The way the Eagles get away with this is because while Hurts is obviously injured, he hasn’t been limited in practice and hasn’t missed a snap in a game. If Hurts was taking less snaps in practice or if he was skipping certain drills because of his knee, he’d have to be listed as limited. But he’s been a full participant all year. The Eagles would contend that there are a bunch of players who are injured but don’t end up on the injury report. Football players go through aches and pains. The difference here is that Hurts has such a spotlight on him and the injury has been impossible for him to hide.

A few years ago, the NFL simplified this process and took out the “probable” game designation, leaving just three: Out, Doubtful and Questionable. Here’s how the NFL defines each:

Out - Will not play

Doubtful - Unlikely to play

Questionable - Uncertain if player will play

According to the NFL injury report policy: “A violation of the policy may result in Commissioner discipline, which may include a fine on the involved club, fines or suspensions of involved individuals, as well as the possible forfeiture of draft choices by the involved club.”

Well … let’s see how it works out. To this point, the Eagles have gotten better-than-expected play from both Zach Cunningham and Nicholas Morrow this season. So that’s good news. We all understand Howie Roseman’s feelings on positional value and linebacker is just one of those positions where he’s never going to sink major resources.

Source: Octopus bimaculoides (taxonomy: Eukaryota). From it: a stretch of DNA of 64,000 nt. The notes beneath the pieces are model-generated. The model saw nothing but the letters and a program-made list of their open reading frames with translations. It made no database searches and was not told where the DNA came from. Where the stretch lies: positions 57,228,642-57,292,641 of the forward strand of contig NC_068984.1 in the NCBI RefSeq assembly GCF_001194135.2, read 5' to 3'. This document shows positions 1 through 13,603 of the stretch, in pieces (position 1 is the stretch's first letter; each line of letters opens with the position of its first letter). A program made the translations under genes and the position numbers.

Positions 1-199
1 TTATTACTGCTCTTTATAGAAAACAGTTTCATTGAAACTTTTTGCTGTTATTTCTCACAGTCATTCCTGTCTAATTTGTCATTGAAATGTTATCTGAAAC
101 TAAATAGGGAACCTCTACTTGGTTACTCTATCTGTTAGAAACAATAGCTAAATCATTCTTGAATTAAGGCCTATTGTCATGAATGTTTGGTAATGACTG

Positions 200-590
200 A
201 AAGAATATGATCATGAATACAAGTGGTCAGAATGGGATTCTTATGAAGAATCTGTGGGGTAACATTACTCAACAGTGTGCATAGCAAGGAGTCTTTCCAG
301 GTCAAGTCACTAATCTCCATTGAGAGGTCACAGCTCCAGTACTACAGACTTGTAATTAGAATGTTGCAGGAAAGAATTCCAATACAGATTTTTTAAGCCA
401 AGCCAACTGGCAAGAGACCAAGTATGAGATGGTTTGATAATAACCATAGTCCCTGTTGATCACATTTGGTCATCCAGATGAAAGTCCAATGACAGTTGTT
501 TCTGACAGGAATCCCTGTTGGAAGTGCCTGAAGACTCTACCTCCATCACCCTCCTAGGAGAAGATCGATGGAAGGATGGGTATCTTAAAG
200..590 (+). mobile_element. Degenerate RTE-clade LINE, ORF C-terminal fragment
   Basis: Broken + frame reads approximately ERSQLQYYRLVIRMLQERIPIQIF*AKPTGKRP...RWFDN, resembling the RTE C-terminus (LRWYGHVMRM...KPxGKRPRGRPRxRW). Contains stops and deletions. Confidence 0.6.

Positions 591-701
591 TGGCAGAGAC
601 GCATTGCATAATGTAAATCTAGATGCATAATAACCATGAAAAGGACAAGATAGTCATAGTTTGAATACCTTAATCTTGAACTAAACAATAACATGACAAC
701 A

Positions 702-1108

The crazy thing is that the Eagles actually used a decent recourse (by Howie’s standards) on Nakobe Dean, who was the 83rd overall pick last year. A third-rounder doesn’t seem like a high pick but for an Eagles linebacker it is. And Dean obviously hasn’t worked out to plan so far as he’s dealt with a couple injuries this season and hasn’t played particularly well even when he’s on the field. The last time before Dean when the Eagles used a third-rounder on a linebacker was Davion Taylor in 2020. That one didn’t work out either.

I’d imagine Roseman feels somewhat emboldened by the success the Eagles have had putting minimal resources into the position. Even last year, the Eagles lucked out with T.J. Edwards, who went from undrafted to starter in a few years, and got decent play out of Kyzir White on a one-year deal. It feels like the Eagles are playing with fire a little bit but they are always going to prioritize the line first and it has worked so far.

I get that the idea of Devon Allen is exciting but this isn’t going to happen. For one, you really can’t go into a game with just two running backs active so unless the Eagles change their tune on Rashaad Penny, then Scott is still the third. And Scott is a really good kick returner; it’s just that the play doesn’t really exist much anymore.

Scott’s one return this year went for 38 yards, which is great. And he had 15 for 406 last year. Since the start of the 2022 season, there are 35 players in the league with at least 15 kickoff returns and Scott’s average of 27.8 yards per return ranks fifth in the NFL behind just Dallis Flowers (30.6), Nyheim Hines (29.2), Raheem Blackshear (29.0) and Keisean Nixon (28.0).

When I was a kid, and this question was a very important part of my life, my favorite color was blue. But I do think I’m more of a green guy these days. I think I like the various shades of green. I’ll take a classic green, a sea foam green. I like the full green palette.